Happy Monday!!! Hey, how's your bracket doing?? 

Yeah, me too. It's not looking good, but congrats to our clients in the Sweet Sixteen! We're quite proud of your accomplishment! As we continue on this week a good majority of schools are returning from Spring Break. It's obvious that that's the case here in Norman because the traffic has increased considerably. Gotta love those student drivers!

Anywho, I'm one of those weirdos who misses school. I don't miss the 20+page grad school research papers, but I do miss the learning. I've always said if I go back for a PhD someday it would be for the cool title (to make people call me Dr.), but in all honesty I dig the challenge of a classroom. I recently discovered an incredibly cool YouTube Channel called "Crash Course." It's an educational channel that covers History, Biology, Chemistry, Literature, Ecology and Psychology. The videos are totally engaging and informative. I'm a big fan of their humor and fantastic animations as well.

Now, I don't think you can learn everything about a subject in a ten-minute video, but that's not the point of these videos. I think it creates a foundation of interest in the subject matter and that's thanks in large part to the presentation of the material. I really got into history at K-State because of the faculty who presented their subjects with passion and unique and engaging presentations. To this day I still love history and enjoy reading and watching all things about that subject. On the other end of the learning spectrum, I absolutely disliked my trigonometry class because the professor was abysmal at presenting the information to the students. To this day I throw up a little when I hear anything about sines, cosines and tangents. 

That same basic principle can be applied to sports marketing campaigns and in-game entertainment. You want to create an interest in your team/school and the best way to do that is with a creative presentation of your team/school. Presenters (teachers, marketers) play a big role in how the fan/student connect to a subject and how you will continue to connect in the future. Anybody can throw some highlights in a timeline and set it to some epic music and have a video. Anybody can talk about an historic event and throw around dates and names and teach a class. But those things don't make a good video or a good teacher. I like to think that's why schools, teams and organizations come to Old Hat. We get that a poster is more that just photos, fonts and photoshop. We get that a website is more that just text, photos and clicks. We get that a video is more than just clips cut to music. We get that videography and photography is more that just pointing and shooting a camera. And we get that good customer service is more that just answering phone calls and emails. I think when you start to devalue these things you're devaluing your message or your product and you're devaluing your fans.

Now please excuse me as I learn about Taxes and Smuggling:


March Madness kicked off in full force yesterday and it has the entire nation talking about college basketball, the schools playing, the coaches coaching and most importantly the student-athletes involved. 

There have been a lot of interesting arguments in the past year about the revenue that college sports generate and the role that student-athletes play in generating that revenue.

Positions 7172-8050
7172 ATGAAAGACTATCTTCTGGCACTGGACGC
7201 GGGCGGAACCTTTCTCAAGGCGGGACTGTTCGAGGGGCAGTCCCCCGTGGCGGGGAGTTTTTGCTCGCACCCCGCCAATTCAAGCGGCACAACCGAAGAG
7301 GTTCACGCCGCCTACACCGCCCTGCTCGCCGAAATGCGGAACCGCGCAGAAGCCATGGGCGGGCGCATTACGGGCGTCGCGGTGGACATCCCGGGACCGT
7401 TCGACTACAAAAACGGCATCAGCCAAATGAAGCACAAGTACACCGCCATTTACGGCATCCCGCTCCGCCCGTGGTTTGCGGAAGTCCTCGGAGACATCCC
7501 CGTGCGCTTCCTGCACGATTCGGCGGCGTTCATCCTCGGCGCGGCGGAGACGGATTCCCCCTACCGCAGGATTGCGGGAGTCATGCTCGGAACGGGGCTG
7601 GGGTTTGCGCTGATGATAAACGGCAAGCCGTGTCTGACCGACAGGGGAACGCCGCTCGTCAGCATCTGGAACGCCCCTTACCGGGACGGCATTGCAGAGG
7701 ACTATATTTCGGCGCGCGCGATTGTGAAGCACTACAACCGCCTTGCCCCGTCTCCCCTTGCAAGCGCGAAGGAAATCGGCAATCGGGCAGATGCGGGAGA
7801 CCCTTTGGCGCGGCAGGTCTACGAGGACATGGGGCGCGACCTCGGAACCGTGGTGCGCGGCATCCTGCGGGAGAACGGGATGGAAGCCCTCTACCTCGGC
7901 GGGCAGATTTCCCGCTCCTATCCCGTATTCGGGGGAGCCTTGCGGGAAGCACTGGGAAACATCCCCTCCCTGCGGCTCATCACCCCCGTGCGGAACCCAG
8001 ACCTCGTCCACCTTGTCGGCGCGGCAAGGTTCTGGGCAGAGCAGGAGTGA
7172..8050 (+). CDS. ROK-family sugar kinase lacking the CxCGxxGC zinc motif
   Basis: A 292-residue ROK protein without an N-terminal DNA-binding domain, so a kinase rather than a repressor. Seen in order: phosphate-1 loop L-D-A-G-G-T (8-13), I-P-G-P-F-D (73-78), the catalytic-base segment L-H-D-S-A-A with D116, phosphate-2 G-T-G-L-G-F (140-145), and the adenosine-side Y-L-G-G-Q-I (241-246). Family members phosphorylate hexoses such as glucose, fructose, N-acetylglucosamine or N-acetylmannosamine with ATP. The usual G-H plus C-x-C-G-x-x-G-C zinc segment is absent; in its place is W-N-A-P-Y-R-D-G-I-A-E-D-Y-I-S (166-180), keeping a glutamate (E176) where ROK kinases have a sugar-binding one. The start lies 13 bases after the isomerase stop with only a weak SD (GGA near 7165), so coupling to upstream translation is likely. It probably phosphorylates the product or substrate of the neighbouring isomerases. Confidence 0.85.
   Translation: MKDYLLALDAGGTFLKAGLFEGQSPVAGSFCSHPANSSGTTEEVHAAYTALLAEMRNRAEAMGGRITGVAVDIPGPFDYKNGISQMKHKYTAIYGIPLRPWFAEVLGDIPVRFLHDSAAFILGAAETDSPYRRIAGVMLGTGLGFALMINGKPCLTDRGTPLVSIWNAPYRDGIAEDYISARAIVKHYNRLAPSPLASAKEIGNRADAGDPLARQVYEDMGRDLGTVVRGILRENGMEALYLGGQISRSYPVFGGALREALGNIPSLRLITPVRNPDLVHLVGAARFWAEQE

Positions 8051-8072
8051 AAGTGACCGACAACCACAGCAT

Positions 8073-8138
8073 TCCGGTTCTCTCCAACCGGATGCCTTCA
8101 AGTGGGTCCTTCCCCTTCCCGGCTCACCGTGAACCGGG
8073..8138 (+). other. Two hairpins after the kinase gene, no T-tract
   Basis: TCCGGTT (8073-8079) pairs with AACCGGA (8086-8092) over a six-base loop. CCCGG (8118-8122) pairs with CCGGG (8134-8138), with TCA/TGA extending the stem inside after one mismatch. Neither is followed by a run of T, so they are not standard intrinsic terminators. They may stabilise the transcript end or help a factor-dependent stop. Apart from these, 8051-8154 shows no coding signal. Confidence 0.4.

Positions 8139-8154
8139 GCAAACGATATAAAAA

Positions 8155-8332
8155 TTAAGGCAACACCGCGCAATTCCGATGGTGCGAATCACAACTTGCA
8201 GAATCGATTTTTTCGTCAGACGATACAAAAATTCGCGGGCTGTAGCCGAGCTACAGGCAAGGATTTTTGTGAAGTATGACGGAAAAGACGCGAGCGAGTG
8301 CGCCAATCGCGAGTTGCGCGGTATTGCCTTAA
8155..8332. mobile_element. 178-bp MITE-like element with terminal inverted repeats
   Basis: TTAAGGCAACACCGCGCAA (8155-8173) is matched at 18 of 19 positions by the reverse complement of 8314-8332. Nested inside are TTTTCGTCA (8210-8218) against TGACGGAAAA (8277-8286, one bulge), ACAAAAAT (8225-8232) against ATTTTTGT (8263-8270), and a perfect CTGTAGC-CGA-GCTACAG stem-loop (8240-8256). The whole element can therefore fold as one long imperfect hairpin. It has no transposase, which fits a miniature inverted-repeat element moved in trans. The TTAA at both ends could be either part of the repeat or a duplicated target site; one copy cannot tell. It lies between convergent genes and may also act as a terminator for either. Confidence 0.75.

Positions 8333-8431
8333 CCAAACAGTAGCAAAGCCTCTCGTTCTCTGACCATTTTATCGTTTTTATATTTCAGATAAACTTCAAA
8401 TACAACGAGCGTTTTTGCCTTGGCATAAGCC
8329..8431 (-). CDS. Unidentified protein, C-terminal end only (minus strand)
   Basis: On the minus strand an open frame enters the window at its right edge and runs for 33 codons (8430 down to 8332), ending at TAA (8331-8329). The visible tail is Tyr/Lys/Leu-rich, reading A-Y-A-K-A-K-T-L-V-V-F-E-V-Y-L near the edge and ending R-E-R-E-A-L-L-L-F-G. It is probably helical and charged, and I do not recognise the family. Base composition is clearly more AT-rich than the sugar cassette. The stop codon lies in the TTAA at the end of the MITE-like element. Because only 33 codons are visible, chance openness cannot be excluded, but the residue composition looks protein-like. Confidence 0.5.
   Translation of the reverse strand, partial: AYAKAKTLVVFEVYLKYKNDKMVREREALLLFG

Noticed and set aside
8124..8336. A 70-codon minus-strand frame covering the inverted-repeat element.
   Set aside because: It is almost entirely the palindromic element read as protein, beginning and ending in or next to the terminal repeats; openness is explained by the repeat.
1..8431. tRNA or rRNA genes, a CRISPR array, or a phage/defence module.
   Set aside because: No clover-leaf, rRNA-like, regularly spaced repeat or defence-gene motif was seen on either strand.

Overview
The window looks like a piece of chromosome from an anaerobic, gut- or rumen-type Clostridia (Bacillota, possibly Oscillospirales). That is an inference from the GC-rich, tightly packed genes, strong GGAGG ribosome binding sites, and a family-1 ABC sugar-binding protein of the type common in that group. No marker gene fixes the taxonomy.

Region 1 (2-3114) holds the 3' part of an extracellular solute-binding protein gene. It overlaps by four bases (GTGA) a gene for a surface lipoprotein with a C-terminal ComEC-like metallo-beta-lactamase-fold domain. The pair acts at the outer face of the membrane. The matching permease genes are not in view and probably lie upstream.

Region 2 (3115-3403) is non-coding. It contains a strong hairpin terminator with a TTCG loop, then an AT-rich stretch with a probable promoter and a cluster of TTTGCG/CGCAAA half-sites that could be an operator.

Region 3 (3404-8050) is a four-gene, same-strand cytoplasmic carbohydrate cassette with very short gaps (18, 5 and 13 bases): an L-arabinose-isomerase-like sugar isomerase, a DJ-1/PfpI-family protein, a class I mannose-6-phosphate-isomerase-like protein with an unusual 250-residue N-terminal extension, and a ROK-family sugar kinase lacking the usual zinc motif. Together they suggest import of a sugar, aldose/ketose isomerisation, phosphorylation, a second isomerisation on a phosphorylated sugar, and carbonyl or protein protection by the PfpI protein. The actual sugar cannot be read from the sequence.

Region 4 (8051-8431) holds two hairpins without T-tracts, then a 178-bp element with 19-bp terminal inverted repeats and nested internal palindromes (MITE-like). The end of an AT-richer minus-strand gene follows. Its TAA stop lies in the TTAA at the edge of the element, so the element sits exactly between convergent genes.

I remember discussing these issues in graduate school all the way back in 2003, and I'm sure it was being discussed before that so it's certainly not a new topic. Lately there have been a lot of interesting developments in this argument though. Various lawsuits, settlements and more talk than at any point in history have occurred in the past couple of years.

Here's a list of links to some good articles by people much more informed than I am on the whole thing. There are many different articles and very strong opinions on both sides. I know which way I'm leaning, but I'm simply going to post some links with a bit of both sides of the issue below. 

21 Reasons Why Student-Athletes are Employees and Should be Unionized

Student Athletes Are Well Paid And Are Not Particularly Restrained

The Case For Paying College Athletes

Is It Time to Pay Student-Athletes?

'Amateurism is a myth': Athletes File Class-Action Against NCAA

College Athletes or Unpaid Workers? A Debate Rages

Jay Bilas Argues for Colleges To Pay Student Athletes

March Madness Would Be Players Walking Out Until They Get Paid


The games are finally here.  March is finally going to be mad, I think.  

I have not paid very much attention to college basketball this season.  I have a general knowledge of the teams in the tournament and a few favorites, but the teams that would send me into super fan mode are not playing in this tournament, or not playing at all.  That being said, I know what will slow our bandwidth and I know what all six tvs will be showing tomorrow.  Have you figured out how you are going to watch?  If not, check out the links below, they will get you through the next few weeks. 

TV- Live games will be shown throughout the day on TBS, TNT, TruTV, and CBS. Here is a full list of the games. 

NCAA’s March Madness Live – All games can be viewed online here.  Some will be free (if they are playing on CBS).  Others (games on TruTV, TBS, and TNT) will require you to use your pay tv online credentials to login and view the content. 


iTunes App

Google Play App

Windows Phone App

Amazon App

There will also be several ways to keep up online.  You have your usual ESPN, Sports Illustrated, CBS Sports, and NBC Sports having some special coverage.  If you are more inclined towards social media, there are several options for you there as well.  Check out all of the teams twitter accounts.   You can even follow @marchmadness to get updates in your twitter feed.  

However you follow the games, enjoy them! but try to get a little done.

Subscribe to Old Hat Creative Blog